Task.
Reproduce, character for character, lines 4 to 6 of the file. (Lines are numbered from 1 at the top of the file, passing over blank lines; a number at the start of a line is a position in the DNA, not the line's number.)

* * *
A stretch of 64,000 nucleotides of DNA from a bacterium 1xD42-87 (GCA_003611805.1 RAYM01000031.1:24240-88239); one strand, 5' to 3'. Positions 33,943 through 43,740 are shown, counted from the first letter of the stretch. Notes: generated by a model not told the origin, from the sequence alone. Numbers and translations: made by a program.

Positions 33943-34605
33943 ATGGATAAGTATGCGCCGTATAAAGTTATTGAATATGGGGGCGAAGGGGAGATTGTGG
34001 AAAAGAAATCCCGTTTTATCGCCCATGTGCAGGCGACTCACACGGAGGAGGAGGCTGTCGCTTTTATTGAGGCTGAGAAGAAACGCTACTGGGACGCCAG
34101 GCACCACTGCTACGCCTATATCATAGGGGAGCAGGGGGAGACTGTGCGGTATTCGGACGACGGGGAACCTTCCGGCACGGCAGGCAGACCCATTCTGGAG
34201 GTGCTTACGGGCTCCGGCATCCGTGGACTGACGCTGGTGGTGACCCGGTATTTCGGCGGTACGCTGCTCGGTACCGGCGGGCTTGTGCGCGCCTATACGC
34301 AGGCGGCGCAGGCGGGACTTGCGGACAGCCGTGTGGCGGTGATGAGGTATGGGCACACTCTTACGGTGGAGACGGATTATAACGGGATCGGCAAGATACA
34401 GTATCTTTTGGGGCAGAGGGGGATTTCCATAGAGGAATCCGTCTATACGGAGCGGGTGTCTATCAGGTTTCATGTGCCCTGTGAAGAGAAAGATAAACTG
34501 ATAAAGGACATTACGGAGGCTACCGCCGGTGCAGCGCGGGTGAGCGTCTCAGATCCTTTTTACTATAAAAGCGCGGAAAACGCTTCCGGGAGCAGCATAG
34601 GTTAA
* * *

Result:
34001 AAAAGAAATCCCGTTTTATCGCCCATGTGCAGGCGACTCACACGGAGGAGGAGGCTGTCGCTTTTATTGAGGCTGAGAAGAAACGCTACTGGGACGCCAG
34101 GCACCACTGCTACGCCTATATCATAGGGGAGCAGGGGGAGACTGTGCGGTATTCGGACGACGGGGAACCTTCCGGCACGGCAGGCAGACCCATTCTGGAG
34201 GTGCTTACGGGCTCCGGCATCCGTGGACTGACGCTGGTGGTGACCCGGTATTTCGGCGGTACGCTGCTCGGTACCGGCGGGCTTGTGCGCGCCTATACGC